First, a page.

President’s Report— Looking for Ways to Lessen Fire Fear
All of us are aware of the Lobo fire last fire season and the catastrophic fires that have battered Northern California this year. In October, the Lake Wildwood Board of Directors approved an Ad Hoc Committee to address fire risk reduction within our community. This cross functional committee consists of members from the Board of Directors, Public Safety Committee, Public Works Committee, and Environmental Management Committee. This Ad Hoc Committee is looking into ways to dramatically lessen fire hazards in our community, both on Association property and individual lots. They are also making efforts to obtain outside funding and other resources to help with the mitigation efforts. As with every undertaking in Wildwood the complexity grows the more you begin to gain understanding.
The Ad Hoc team is talented and very energized to take on this challenge and they have the full support of the Board and Administration. They are geared up and moving forward. This article is intended to explain some of the challenges and suggest how you can help. As always, we are open to your comments and suggestions.
1. Our EMO rules are outdated and can conflict or don’t adequately support current laws and regulations. Examples would be: screening propane tanks with vegetation or flammable fencing; how wood or other combustible material is stored; use of fire prone vegetation, proper tree maintenance, and even debris on rooftops. Our EMO rules must be updated and enforced. There are other Associations that have addressed these kinds of issues and can be great models for change.
2. We ask that members strongly consider getting ahead of these rule changes by requesting a “FREE” voluntary review of your lot. The goal would be to develop a plan that you can implement over time to achieve “defensible space.” Please email the EMO at firstname.lastname@example.org to arrange for a review. If the plan developed is a hardship for you and you meet certain criteria, financial help may be available. You can contact the Fire Safe Council at 272-1122 and ask for information about the Senior Needs Assistance Program.
3. The team has run headlong into previous priority setting regarding the realities of owning and maintaining common areas. Our rules regarding the use and maintenance of the Association roadway space from the actual pavement edge to the member lot boundary have been unclear and conflicting. They will be updated. However, the law is clear that the Association needs to maintain a safe area ten feet back from the edge of the roadway pavement and 15 feet up, if there are trees involved. Local authorities have not had the resources to strictly enforce the law, but they have bought it to our attention in coordination meetings. For the movement of fire safety equipment, safe evacuation routes, and defensible space we must focus on compliance. The team is looking into grants to assist us with attacking this major undertaking, but we must face funding a long-term program to bring LWA common areas up to standards. This subject will be a high priority discussion in the upcoming budget meetings.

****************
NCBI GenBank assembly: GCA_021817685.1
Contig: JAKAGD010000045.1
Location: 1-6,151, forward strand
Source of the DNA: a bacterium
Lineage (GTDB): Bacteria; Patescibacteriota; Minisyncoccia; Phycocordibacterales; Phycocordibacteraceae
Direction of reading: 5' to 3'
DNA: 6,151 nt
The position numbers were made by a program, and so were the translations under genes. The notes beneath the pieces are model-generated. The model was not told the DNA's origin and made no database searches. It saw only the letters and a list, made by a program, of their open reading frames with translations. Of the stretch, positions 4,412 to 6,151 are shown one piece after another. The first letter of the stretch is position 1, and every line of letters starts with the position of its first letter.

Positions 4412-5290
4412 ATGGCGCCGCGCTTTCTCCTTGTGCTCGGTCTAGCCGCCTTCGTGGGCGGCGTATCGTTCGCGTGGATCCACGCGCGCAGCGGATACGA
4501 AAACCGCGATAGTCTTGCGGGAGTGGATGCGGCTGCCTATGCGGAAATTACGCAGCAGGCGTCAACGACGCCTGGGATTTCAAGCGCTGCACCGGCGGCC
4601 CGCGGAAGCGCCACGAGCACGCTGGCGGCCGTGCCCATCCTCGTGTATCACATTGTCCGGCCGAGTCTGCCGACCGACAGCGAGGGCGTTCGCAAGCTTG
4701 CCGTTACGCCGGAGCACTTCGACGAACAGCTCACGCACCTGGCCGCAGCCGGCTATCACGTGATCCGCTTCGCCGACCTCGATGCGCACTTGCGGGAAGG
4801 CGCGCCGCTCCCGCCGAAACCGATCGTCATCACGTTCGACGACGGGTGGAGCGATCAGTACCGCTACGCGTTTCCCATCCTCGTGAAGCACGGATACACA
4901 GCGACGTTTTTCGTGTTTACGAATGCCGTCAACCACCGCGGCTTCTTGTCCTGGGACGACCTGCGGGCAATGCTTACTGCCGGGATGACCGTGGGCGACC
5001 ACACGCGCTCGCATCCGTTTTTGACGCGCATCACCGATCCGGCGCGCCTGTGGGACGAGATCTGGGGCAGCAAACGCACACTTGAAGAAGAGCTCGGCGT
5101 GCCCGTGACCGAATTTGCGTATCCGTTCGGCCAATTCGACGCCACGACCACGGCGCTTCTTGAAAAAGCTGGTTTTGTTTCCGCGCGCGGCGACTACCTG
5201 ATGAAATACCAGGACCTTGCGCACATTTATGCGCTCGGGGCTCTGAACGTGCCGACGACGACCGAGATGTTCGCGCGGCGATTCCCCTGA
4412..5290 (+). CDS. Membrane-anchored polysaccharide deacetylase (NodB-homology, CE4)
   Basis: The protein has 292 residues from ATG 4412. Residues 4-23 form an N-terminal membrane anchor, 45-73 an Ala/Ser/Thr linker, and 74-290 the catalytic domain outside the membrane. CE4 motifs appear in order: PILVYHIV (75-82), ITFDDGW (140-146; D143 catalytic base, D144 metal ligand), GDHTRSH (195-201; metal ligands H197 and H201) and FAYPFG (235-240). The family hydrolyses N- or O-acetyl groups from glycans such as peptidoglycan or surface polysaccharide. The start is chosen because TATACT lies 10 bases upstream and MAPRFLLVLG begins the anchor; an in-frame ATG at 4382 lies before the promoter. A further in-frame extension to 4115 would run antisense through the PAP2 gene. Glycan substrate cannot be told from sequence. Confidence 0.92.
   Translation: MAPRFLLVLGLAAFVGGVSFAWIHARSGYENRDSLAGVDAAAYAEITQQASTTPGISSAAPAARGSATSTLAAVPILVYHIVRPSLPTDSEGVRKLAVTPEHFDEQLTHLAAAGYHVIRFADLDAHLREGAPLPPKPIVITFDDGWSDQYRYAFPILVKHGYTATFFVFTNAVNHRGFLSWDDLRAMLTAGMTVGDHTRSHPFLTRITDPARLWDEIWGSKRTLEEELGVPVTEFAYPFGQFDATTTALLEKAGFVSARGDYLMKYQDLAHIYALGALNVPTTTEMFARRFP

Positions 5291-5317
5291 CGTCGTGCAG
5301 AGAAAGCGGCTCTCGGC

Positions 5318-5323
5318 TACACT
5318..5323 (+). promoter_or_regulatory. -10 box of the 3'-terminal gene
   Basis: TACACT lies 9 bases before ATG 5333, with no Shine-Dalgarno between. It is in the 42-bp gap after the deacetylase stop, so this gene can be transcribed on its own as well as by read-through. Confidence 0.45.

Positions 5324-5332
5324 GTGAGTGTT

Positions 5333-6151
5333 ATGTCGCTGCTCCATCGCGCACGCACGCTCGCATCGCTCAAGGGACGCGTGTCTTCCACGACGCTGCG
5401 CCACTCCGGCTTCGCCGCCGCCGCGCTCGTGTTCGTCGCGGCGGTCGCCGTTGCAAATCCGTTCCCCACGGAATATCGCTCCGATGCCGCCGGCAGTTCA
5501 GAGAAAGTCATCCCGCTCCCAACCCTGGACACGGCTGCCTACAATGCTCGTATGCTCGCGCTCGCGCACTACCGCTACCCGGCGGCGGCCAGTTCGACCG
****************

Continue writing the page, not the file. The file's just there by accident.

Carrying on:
4. The team is now working on initial approaches that would include “voluntary” help from members along their roadway lot line. We realize that many members have treated this area as their own with plantings, maintenance, and in some cases hardscape. In other situations, the area has been neglected and mainly contains native plant growth. Removing or reducing vegetation in the 10-foot area across your lot will assist in making Wildwood safer for all of us and move the Association forward in this critical undertaking. You may have questions based on your specific situation and what should be done. Please contact the EMO office via email at email@example.com The plant material of highest priority for removal are: dead plants or branches; juniper; manzanita; St. John’s Wort; rosemary; Italian Cypress; and bamboo.
We all love the natural beauty of our community setting in this wildland urban interface. With the benefits of this environment also comes the fact that we live in a “high fire danger zone” as defined by CalFire. Even though some members hold deep feelings about maintaining a very natural ecosystem in Wildwood, we must not ignore the realities of living in this environment and being responsible stewards of the land. Many of us are also finding that there are practical implications of lowering our fuel levels and fire risk when it comes to homeowner’s insurance availability and rates. — Mike Doscher, President, LWA
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